Selena Gomez chemotherapy
Selena Gomez underwent chemotherapy for her lupus in 2014, which can be used to treat autoimmune diseases like lupus and rheumatoid arthritis.
The star had a difficult time speaking about her treatment at the time, only revealing it a while after undergoing it. She took time away from the spotlight during treatment, and was worried that her symptoms at the time could have caused a stroke. Speaking to Billboard (opens in new tab), she said “I was diagnosed with lupus, and I’ve been through chemotherapy. That’s what my break was really about. I could’ve had a stroke”.
She added “I wanted so badly to say, ‘You guys have no idea. I’m in chemotherapy’. I locked myself away until I was confident and comfortable again.” Not everyone with lupus will require chemotherapy, but some with serious symptoms such as Gomez’s will be prescribed the treatment. Similarly, strokes are also rare with the condition, but very high blood pressure can sometimes result in them occurring.
Does Selena Gomez have cancer?
No, Selena Gomez doesn’t have, and has never been diagnosed with cancer. Fans thought she might’ve had cancer when she revealed she had been through chemotherapy, but the treatment was purely to treat her lupus symptoms.
According to Medical News Today (opens in new tab), chemotherapy drugs are the mainstay of cancer treatment, but do weaken and suppress the immune system. However, as suppressing the immune system is important to the treatment of lupus, chemotherapy is a licenced treatment that prevents an overactive immune system attacking healthy body cells and tissues.
As a treatment for cancer, such medications slow or stop the growth of cancer cells but don’t specifically target cancer cells. Instead, they target rapidly dividing cells, including immune system white blood cells. By interfering with immune cell function, chemotherapy can calm the autoimmune reactions and reduce inflammation caused by lupus.
Is Selena Gomez bipolar?
Yes, Selena Gomez revealed in 2020 that she’d been diagnosed with bipolar disorder, after checking into a mental health facility.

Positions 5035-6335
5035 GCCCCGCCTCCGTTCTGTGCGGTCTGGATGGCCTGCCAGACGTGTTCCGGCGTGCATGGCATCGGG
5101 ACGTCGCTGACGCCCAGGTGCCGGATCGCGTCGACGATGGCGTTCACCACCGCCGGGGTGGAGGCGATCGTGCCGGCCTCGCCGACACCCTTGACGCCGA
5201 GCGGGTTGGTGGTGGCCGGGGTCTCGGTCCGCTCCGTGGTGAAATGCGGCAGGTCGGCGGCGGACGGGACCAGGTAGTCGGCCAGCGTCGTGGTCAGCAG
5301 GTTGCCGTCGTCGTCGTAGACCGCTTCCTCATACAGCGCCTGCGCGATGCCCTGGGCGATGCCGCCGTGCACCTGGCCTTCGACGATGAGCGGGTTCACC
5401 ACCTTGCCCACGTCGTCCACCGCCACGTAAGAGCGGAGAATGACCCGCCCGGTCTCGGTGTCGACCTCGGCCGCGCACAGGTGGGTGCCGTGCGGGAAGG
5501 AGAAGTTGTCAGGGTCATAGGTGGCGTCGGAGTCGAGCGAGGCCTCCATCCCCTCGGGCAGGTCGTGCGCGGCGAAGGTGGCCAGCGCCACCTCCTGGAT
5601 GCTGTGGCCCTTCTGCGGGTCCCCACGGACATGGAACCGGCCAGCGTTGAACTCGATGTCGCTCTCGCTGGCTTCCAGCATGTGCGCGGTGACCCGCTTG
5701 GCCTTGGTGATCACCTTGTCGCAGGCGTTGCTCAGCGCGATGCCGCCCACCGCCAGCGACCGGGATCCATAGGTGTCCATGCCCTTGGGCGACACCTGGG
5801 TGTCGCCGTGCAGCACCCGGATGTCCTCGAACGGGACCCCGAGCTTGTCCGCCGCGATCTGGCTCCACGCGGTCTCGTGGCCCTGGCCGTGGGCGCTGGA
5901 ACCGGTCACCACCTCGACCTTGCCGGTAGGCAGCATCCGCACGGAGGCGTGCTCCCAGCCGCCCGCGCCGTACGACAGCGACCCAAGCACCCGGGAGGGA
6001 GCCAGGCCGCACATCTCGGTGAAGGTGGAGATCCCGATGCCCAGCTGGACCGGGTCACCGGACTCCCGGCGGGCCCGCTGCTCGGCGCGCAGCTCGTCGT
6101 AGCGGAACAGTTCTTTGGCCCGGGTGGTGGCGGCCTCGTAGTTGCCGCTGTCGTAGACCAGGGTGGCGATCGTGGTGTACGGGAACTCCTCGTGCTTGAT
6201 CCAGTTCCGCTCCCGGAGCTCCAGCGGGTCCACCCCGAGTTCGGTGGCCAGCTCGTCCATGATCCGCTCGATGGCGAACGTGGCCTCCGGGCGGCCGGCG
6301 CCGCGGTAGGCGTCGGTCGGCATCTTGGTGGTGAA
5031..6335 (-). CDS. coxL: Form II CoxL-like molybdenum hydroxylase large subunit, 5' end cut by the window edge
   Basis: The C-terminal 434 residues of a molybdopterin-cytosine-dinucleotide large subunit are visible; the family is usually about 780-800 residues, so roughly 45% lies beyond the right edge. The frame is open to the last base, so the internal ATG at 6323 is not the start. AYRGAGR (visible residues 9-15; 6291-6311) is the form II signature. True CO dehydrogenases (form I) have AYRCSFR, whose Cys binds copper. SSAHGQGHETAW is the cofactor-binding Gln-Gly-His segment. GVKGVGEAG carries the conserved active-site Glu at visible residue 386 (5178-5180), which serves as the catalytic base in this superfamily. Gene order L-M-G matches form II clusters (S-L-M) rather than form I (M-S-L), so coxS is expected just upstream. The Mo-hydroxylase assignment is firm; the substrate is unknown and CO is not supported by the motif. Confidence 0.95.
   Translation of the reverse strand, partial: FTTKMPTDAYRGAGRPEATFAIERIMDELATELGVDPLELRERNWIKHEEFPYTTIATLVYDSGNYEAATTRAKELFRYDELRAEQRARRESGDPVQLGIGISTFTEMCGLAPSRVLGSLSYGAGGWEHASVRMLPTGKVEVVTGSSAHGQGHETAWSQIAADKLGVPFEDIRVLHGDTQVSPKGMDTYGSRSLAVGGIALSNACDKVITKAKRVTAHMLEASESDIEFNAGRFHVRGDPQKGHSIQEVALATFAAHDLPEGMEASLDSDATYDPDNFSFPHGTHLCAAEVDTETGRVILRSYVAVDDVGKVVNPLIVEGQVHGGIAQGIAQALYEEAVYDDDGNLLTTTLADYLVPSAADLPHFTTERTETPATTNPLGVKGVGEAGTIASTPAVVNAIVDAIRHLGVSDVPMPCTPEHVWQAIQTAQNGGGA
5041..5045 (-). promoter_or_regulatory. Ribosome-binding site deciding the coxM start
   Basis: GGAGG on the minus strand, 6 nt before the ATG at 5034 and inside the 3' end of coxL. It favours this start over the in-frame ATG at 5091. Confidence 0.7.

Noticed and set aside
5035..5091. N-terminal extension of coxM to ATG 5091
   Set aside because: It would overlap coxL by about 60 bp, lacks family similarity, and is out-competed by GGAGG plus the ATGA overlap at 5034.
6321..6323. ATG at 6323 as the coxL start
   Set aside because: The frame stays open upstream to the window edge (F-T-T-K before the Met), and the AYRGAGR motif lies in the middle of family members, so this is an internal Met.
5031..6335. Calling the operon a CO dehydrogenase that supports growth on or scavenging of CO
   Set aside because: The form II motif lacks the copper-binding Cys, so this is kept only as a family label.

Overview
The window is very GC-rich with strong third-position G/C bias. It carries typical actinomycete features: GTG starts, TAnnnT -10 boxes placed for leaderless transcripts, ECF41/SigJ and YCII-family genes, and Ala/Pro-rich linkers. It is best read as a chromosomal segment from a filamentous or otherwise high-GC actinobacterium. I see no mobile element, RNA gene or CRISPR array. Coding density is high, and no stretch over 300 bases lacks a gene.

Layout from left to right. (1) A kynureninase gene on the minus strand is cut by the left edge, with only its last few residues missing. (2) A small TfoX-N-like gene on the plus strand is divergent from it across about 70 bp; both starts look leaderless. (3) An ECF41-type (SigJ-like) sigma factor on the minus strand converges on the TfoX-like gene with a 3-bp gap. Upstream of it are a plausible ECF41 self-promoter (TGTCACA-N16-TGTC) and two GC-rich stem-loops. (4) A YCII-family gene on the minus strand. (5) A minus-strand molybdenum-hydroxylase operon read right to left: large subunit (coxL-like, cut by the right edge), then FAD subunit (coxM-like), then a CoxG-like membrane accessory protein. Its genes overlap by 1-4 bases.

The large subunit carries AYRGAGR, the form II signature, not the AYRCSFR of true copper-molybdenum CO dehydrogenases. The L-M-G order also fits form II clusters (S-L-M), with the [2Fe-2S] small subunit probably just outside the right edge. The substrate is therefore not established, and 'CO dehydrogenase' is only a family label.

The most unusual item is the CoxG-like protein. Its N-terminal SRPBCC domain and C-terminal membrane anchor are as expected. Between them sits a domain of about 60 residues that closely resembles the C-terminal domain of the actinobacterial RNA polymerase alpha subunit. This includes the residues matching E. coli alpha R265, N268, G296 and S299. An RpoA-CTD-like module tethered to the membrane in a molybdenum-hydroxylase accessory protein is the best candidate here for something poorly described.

She said at the time on a TikTok clip, “When I first got out, I didn’t know how I’d cope with my diagnosis. What if it happened again? What if the next time, I couldn’t come back? I needed to keep learning about it. I needed to take it day by day”.
According to Rolling Stone (opens in new tab), she then discussed the condition in depth during an Instagram live with Miley Cyrus. She said “Recently, I went to one of the best mental hospitals in America, McLean Hospital, and I discussed that after years of going through a lot of different things, I realized that I was bipolar. And so when I got to know more information, it actually helps me. It doesn’t scare me once I know it”.
She continued “I’ve been writing a lot. I think that that’s been helping me process what’s been going on. A lot of it is connecting with people that maybe you haven’t been the greatest to that you may not have thought about. I feel like there’s been a lot of people I’ve gotten to do that with not necessarily saying it was bad, but just saying, ‘Hey, I hope you’re safe. I hope you’re doing okay,’ and that you know you’re on my side. I’m only sending you love from this end”.
Bipolar disorder symptoms
Bipolar disorder is characterised by extreme mood swings, ranging from extreme highs known as mania, to extreme lows manifesting as depression.
Episodes of mania and depression can last for several weeks or months, and according to the NHS (opens in new tab), depressive symptoms include:
- feeling sad, hopeless or irritable most of the time
- lacking energy
- difficulty concentrating and remembering things
- loss of interest in everyday activities
- feelings of emptiness or worthlessness
- feelings of guilt and despair
- feeling pessimistic about everything
- being delusional, having hallucinations and disturbed or illogical thinking
- lack of appetite
- difficulty sleeping
- waking up early
- suicidal thoughts
Symptoms of mania include:
- feeling very happy, elated or overjoyed
- talking very quickly
- feeling full of energy
- feeling self-important
- feeling full of great new ideas and having important plans
- being easily distracted
- being easily irritated or agitated
- being delusional, having hallucinations and disturbed or illogical thinking
- not feeling like sleeping
- not eating
- doing things that often have disastrous consequences – such as spending large sums of money on expensive and sometimes unaffordable items
- making decisions or saying things that are out of character and that others see as being risky or harmful